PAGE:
In Venezuela, just 2 percent of the population owns 60 percent of the arable land. Because of this disparity, land reform is one of President Hugo Chávez's biggest projects. When Venezuela gained its independence from Spain in the early 1800s, most landowners were of Spanish descent and were wealthy. In the disorder following independence, many were able to increase their land holdings. By the time the fledgling government got around to issuing land titles, these landowners held most of Venezuela's fertile lands, and the lower classes were left with little or nothing.
But that all is in flux with the 1998 election of Hugo Chávez, who vows to bring parity by implementing land reform, which includes giving land to peasants who want to be farmers. Chávez's new Law on Land and Agricultural Development sets limits on the size of landholdings, levies taxes on unused property as an incentive to spur agricultural growth, redistributes unused, primarily government-owned, land to peasant families, and expropriates fallow land from large, private estates for the purpose of redistribution. (Landowners are to be compensated for their land at market value.) Peasants and cooperatives who receive land must make it productive and, after three years, can obtain legal ownership. They must also receive training in modern agricultural techniques.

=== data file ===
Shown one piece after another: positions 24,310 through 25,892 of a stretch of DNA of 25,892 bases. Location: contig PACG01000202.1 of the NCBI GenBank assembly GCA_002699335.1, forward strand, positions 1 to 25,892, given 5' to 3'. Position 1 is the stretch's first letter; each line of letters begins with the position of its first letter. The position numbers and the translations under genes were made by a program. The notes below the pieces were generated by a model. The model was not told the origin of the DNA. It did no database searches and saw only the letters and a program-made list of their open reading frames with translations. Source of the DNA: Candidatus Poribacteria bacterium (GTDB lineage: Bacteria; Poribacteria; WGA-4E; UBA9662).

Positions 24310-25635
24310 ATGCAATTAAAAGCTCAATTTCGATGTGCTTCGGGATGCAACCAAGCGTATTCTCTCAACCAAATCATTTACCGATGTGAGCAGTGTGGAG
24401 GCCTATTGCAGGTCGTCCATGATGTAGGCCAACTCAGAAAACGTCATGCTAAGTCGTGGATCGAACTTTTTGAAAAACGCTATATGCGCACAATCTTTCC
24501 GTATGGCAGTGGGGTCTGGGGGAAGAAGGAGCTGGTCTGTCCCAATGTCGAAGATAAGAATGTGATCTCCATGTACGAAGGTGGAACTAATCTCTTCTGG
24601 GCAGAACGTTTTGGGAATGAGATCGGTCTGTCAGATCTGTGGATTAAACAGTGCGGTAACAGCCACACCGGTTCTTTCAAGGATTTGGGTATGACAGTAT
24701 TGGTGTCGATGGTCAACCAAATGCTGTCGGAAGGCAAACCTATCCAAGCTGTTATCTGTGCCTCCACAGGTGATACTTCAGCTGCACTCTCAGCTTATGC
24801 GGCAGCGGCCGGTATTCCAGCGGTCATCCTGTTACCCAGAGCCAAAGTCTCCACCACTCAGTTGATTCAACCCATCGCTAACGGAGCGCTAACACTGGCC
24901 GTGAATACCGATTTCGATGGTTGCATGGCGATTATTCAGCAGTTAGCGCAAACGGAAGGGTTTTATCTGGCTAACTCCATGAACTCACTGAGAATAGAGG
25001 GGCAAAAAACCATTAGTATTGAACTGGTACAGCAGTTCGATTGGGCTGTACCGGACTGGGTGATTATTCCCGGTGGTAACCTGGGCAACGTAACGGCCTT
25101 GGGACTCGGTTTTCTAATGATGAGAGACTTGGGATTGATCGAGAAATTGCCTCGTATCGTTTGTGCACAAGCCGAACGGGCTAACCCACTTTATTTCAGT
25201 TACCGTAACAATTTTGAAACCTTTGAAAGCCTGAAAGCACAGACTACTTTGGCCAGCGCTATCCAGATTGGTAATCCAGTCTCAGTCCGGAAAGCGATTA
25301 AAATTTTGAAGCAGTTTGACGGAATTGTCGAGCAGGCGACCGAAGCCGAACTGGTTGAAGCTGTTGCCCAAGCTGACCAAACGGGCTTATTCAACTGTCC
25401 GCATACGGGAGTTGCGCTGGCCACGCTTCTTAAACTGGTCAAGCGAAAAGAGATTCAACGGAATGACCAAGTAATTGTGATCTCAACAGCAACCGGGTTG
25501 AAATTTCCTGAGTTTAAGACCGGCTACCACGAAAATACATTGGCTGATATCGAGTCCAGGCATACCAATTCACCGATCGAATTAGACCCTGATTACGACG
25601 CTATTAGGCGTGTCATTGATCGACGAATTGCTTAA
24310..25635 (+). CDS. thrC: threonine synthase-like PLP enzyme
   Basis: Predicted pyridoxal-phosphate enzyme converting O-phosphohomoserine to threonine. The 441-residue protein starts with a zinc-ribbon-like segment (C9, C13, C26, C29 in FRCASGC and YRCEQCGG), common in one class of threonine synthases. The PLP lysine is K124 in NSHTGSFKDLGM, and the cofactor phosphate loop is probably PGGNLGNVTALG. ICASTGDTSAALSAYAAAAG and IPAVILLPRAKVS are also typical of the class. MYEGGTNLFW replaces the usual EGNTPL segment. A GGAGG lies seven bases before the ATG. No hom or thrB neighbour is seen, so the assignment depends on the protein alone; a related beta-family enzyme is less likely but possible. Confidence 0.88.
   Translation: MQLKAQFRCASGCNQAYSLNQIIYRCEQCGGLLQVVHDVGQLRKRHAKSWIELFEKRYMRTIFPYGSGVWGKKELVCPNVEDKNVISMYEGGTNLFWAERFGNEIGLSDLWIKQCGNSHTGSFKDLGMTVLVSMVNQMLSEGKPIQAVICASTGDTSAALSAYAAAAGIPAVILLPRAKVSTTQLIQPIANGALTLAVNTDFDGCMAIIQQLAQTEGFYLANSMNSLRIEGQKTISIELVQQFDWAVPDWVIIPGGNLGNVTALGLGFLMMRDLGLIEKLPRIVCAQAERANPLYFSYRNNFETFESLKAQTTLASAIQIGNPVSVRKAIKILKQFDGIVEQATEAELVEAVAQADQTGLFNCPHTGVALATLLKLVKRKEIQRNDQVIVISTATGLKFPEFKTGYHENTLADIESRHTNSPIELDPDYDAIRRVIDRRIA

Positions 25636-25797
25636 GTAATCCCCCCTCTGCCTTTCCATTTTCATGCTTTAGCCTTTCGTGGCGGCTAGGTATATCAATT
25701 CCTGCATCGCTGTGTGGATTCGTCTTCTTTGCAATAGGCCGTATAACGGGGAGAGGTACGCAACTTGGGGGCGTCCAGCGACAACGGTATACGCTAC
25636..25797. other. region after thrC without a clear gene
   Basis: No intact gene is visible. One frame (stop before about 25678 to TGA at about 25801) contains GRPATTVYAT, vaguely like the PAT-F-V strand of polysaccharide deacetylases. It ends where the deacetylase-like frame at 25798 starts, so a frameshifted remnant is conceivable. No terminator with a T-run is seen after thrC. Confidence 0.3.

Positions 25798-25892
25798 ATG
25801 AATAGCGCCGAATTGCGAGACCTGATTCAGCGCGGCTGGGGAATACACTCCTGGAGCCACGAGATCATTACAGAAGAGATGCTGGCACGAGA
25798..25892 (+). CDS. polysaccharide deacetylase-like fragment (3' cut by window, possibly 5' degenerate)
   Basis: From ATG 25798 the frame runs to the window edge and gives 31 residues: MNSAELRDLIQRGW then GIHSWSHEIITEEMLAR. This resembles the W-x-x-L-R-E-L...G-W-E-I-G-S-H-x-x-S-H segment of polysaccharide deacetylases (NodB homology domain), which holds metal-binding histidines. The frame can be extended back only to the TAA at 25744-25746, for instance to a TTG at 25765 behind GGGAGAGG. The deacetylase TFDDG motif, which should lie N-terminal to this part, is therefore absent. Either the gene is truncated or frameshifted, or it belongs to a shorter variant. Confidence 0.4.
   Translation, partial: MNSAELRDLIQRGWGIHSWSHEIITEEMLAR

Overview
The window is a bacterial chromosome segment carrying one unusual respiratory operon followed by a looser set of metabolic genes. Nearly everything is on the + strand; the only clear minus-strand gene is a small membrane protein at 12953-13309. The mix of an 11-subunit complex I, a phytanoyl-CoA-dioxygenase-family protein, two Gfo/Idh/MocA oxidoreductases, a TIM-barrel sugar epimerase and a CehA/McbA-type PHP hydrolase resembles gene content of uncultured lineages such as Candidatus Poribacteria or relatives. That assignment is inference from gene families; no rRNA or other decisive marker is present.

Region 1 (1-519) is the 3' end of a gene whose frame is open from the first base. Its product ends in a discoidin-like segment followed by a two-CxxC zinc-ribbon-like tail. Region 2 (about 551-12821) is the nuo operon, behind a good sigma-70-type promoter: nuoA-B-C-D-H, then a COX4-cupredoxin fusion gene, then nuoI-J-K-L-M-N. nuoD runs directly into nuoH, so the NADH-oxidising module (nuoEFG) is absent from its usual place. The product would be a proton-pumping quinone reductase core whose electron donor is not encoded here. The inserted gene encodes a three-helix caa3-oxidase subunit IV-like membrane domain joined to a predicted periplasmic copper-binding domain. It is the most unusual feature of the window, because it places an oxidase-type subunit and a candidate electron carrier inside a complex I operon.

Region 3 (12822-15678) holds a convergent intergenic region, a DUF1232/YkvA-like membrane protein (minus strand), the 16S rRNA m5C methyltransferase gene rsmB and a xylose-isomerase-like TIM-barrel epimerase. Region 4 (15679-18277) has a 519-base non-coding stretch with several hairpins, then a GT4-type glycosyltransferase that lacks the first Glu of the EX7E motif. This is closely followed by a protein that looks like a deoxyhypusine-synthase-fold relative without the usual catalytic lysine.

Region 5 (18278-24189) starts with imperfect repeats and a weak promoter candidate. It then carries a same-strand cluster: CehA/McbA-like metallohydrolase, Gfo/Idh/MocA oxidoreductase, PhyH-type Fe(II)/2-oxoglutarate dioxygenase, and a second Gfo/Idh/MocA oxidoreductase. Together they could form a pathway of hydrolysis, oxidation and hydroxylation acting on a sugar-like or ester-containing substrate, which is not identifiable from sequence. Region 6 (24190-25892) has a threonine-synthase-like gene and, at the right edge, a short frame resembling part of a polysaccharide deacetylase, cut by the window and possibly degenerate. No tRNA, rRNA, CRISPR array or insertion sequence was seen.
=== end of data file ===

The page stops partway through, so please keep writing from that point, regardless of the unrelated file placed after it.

Few would argue with improving the welfare of the poor, but many disagree with Chávez's methods—even his supporters. According to the Democracy and Development Foundation, a recent poll shows that 83 percent of Venezuelans support the private ownership of property and disagree with Chavez's policy of taking private lands to give to the poor. However, Chávez wants to increase Venezuela's food independence (the country currently imports nearly three-fourths of its food), as well as raise the peasants out of poverty.